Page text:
What do these things have in common? Your thigh does not provide vision. The quarterback does not play offensive lineman. Your oven does not wash your clothes. Give up? Their commonalities are actually found in their differences. Each item listed provides a specific function, from your thigh, to a quarterback, to your oven, etc. You are probably saying, “That’s obvious. I didn’t need you to tell me that.” You would be absolutely correct in that statement. Yet, how often do we practice this exact philosophy in student affairs?
I just finished reading, “The One Thing CEOs Need to Learn from Apple,” by Greg McKeown on the Harvard Business Review Blogs and found it to be highly comparative to how we organize our work. In his post, McKeown quotes an interview passage from Steve Jobs in which Jobs defines strategy as the following: “People think focus means saying ‘yes’ to the thing you’ve got to focus on. But that’s not what it means at all. It means saying ‘no’ to the hundred other good ideas that there are. You have to pick carefully. I’m actually as proud of the things we haven’t done as the things we have done.” This simple statement if rife with power and provide an opportunity for those of us in student affairs to learn and reflect, if we take the time.
How often do we find ourselves in our own departments adding more and more initiatives, projects, and ways to engage students to our already lengthy list? More importantly, how often do we take something off of this list prior to adding a new one to it? My guess is that your answer is probably few or never. We tend to have a belief that we need to be all things to all people, and, not just as an institution. Rather, there seems to be this underlying belief that each of our departments need to be all things to all people. Financial Aid focuses on financial aid. Yet, offices in student affairs often over-extend themselves. Residence Life attempts to be student activities, leadership developers, identity developers, community engagement advocates, behavioral enforcers, etc. Greek life attempts to be programmers, leadership developers, alcohol/drug educators, etc. Judicial Affairs attempts to address behavioral concerns, develop leaders, program, support community engagement, etc. The list could go one and on. The result is often several good programs, but many more watered-down initiatives to which we just can’t give proper attention. But, to do a watered-down version is more than not doing it at all. So, we mark it down as a successful implementation of a new idea, add it to the list, and look for a new idea to implement next time (on top of everything else).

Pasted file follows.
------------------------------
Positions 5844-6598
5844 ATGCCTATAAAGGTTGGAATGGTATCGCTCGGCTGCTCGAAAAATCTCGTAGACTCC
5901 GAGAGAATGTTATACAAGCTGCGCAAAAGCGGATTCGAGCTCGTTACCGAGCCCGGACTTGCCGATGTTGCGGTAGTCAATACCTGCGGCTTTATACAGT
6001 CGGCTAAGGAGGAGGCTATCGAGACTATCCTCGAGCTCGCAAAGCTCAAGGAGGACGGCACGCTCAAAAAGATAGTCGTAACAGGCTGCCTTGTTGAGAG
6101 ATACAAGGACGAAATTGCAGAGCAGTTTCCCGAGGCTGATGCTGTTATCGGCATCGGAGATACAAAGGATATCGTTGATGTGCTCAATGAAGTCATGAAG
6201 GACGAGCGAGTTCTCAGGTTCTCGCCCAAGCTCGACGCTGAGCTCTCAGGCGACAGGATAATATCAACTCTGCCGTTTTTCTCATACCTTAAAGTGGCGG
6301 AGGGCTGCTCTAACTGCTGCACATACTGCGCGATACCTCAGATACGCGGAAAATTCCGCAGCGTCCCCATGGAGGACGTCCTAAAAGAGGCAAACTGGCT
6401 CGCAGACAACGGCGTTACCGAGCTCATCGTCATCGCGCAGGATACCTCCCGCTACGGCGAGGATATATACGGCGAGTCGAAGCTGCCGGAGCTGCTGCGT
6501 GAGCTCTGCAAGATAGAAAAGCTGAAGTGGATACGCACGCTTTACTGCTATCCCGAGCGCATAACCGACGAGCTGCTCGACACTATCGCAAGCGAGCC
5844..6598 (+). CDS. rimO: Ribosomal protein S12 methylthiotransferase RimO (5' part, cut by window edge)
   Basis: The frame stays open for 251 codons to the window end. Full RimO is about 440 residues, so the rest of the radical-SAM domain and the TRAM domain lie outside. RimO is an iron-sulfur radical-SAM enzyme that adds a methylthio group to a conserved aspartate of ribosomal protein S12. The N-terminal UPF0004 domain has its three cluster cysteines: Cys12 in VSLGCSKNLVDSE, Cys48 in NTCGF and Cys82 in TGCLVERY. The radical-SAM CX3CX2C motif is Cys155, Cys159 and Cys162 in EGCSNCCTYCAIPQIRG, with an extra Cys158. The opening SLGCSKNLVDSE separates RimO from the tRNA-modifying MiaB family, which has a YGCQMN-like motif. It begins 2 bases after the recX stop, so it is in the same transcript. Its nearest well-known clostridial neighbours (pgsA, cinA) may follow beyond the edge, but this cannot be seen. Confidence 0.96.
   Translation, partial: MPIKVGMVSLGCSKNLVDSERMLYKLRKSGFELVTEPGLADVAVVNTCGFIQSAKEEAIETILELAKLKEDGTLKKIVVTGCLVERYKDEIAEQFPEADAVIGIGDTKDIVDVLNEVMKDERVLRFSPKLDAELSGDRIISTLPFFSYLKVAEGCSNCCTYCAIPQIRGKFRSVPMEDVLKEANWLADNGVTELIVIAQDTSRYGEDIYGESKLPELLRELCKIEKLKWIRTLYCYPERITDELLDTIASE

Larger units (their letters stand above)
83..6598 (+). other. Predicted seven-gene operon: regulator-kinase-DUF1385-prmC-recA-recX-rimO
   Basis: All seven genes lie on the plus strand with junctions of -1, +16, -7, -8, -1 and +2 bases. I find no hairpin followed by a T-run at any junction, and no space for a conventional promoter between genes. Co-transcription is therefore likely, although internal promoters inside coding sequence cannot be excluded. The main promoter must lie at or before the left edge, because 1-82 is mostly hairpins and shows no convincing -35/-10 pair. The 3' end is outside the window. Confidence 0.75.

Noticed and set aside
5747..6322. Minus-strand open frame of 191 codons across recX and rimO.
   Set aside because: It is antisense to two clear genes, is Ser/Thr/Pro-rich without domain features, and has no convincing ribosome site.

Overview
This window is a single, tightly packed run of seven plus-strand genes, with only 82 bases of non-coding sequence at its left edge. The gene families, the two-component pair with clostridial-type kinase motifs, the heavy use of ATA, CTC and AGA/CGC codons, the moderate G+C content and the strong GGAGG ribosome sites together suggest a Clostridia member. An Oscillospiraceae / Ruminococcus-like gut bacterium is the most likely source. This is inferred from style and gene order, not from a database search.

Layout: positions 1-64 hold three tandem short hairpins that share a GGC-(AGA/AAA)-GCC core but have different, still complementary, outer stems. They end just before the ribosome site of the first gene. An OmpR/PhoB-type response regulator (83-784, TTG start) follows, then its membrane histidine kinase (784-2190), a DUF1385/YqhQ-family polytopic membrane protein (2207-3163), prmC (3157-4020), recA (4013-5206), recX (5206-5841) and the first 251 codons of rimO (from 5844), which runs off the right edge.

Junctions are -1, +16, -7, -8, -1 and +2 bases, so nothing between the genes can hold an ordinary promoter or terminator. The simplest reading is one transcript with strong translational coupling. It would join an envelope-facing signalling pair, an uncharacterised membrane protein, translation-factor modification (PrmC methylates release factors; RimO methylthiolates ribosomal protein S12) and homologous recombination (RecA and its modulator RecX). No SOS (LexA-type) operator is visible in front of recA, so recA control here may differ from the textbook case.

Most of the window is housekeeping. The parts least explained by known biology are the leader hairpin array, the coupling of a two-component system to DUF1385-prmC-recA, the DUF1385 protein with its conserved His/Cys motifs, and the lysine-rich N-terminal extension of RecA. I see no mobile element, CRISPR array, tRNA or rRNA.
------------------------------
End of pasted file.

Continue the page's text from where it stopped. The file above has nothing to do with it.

With departments acting the same way, imagine the possibilities if we could follow Jobs’ definition, if we could pick what we are each individually good at and implement those. We would acknowledge those ideas that are good and worthwhile, but not do them in order to do what we do really, really well. If each of our departments across the institutions would follow this path, we would have individual units that excel in working on its mission and towards its vision. Each unit would have highly skilled and trained staff members capable of collaborating across the divisional and institution. This model allows the institution to serve the needs of its students, but provides opportunities to ensure that each unit performs their unique role well.
Certainly, there are pros and cons to enacting this method or continuing down the same path. However, from time to time, it is good to ground ourselves in the primary reason for our department’s existence. Using Jobs’ focus can help re-center our organizations and help us to eliminate initiatives that no longer fit with our mission. We may not need to swing the pendulum to the other side completely to match Jobs’ description of strategy. However, it can’t hurt swing it a little, though, in order to help us recognize our strengths and discard that which we simply don’t do well or which others can do better.